Author Topic: Increasing fermentation temperature  (Read 2032 times)

Offline yso191

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Increasing fermentation temperature
« on: October 24, 2012, 02:01:49 PM »
This is my first brew.  In the Yeast book, the authors describe increasing the temperature of the fermentation in the last 1/3 of the fermentation by 2-5 degrees in order to help the yeast remain active as they clean up various fermentation by-products that need to go away.

What I am unclear on is how this relates to the recommended fermentation temperature range.  The yeast I used (Wyeast 1450 - Denny's Favorite) has a suggested fermentation temperature range of 60*-70*.  Does that mean I can go as high as 75*, or does the increase need to be contained within the 60*-70* range?

Steve
Steve
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Offline blatz

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Re: Increasing fermentation temperature
« Reply #1 on: October 24, 2012, 02:06:08 PM »
This is my first brew.  In the Yeast book, the authors describe increasing the temperature of the fermentation in the last 1/3 of the fermentation by 2-5 degrees in order to help the yeast remain active as they clean up various fermentation by-products that need to go away.

What I am unclear on is how this relates to the recommended fermentation temperature range.  The yeast I used (Wyeast 1450 - Denny's Favorite) has a suggested fermentation temperature range of 60*-70*.  Does that mean I can go as high as 75*, or does the increase need to be contained within the 60*-70* range?

Steve

2-5 degrees above the temperature you fermented at.  so if you fermented at say 62 (a good temp for 1450) once you're nearing completion of fermentation, raise your temp to 64-67.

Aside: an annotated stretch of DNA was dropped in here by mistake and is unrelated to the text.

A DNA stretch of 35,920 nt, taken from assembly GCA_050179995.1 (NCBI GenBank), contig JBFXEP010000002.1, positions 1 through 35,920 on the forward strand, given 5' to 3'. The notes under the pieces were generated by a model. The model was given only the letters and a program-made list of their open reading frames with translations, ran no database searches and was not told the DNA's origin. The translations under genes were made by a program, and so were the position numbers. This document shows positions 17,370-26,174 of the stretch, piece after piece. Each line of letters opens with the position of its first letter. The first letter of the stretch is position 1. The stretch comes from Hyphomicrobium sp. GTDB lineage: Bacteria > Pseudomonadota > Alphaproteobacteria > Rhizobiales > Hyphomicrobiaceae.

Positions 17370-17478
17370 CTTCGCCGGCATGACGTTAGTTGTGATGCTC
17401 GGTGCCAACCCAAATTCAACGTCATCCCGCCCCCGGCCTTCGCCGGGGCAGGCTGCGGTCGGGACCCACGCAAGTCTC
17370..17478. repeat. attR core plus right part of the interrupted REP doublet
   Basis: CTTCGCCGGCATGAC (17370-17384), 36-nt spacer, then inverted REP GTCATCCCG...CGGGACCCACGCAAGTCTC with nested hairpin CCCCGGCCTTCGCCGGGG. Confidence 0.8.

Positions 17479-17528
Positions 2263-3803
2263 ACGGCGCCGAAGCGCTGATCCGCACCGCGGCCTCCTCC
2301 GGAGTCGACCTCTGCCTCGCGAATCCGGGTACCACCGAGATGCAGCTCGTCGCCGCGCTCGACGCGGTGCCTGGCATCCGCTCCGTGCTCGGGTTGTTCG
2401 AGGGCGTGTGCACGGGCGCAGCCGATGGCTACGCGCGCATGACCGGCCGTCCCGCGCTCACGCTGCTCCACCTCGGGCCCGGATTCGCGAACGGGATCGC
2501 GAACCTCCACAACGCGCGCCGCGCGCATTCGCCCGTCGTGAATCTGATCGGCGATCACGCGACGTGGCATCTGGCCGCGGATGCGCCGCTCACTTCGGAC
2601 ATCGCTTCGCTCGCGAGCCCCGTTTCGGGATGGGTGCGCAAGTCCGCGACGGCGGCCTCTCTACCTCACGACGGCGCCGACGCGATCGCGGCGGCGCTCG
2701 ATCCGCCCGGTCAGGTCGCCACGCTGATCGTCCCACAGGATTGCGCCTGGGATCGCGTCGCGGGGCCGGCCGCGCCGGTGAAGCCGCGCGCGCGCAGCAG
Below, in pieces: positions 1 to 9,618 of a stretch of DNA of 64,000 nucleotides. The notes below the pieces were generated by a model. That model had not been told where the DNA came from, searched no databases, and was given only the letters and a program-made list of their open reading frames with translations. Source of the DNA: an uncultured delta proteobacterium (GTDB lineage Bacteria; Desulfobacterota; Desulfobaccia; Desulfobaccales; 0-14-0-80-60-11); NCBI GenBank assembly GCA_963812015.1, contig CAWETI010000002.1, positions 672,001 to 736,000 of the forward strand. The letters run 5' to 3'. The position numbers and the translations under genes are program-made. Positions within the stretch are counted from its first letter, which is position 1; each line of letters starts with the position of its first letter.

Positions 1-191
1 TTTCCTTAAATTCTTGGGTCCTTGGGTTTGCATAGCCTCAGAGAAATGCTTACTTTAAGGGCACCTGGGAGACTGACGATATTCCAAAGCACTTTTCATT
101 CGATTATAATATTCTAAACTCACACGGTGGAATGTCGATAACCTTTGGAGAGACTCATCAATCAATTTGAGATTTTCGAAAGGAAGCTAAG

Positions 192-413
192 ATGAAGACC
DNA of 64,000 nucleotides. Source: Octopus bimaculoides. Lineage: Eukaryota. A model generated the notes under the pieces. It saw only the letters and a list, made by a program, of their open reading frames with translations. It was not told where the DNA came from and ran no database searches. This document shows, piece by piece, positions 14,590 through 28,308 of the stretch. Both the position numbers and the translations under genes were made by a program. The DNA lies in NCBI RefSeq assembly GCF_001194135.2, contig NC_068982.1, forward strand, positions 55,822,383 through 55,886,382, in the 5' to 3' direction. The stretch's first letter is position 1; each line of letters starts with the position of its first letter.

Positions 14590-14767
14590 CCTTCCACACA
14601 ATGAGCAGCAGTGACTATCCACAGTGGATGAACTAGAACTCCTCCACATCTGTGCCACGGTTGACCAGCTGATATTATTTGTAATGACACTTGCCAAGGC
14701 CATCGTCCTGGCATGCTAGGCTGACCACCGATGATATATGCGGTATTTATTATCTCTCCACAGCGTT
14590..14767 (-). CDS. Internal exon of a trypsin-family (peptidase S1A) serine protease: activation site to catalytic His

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Offline yso191

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Re: Increasing fermentation temperature
« Reply #2 on: October 24, 2012, 02:19:20 PM »
Thank you.  You're kind of handy today!
Steve
"The purpose of an open mind is to shut it on something True." G.K. Chesterton

Offline dcbc

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Re: Increasing fermentation temperature
« Reply #3 on: November 02, 2012, 05:36:35 PM »
This is my first brew.  In the Yeast book, the authors describe ....

I have to say, this post really shows how far home brewing has come from an information available standpoint.  I think I got my information prior to my first brew off the side of the box (kidding, I read Palmer's Vol. 1 before my first brew).  But still, kudos to you for filling your head with so much great available information before taking the plunge.  You are far less likely than most of us to have to suffer through your first batch (not that mine wasn't caramelly sweet and delicious.  :-X

You are on the right track! 
I've consumed all of my home brew and still can't relax!  Now what!

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Re: Increasing fermentation temperature
« Reply #4 on: November 04, 2012, 12:54:30 PM »
If the goal is to finish out fermentation and post-fermentation conditioning, there's really no such thing as going too warm, as long as you stay below the temperature range that's potentially harmful for the yeast (>100°F). All my beers, including lagers, spend a few days at 72°F.
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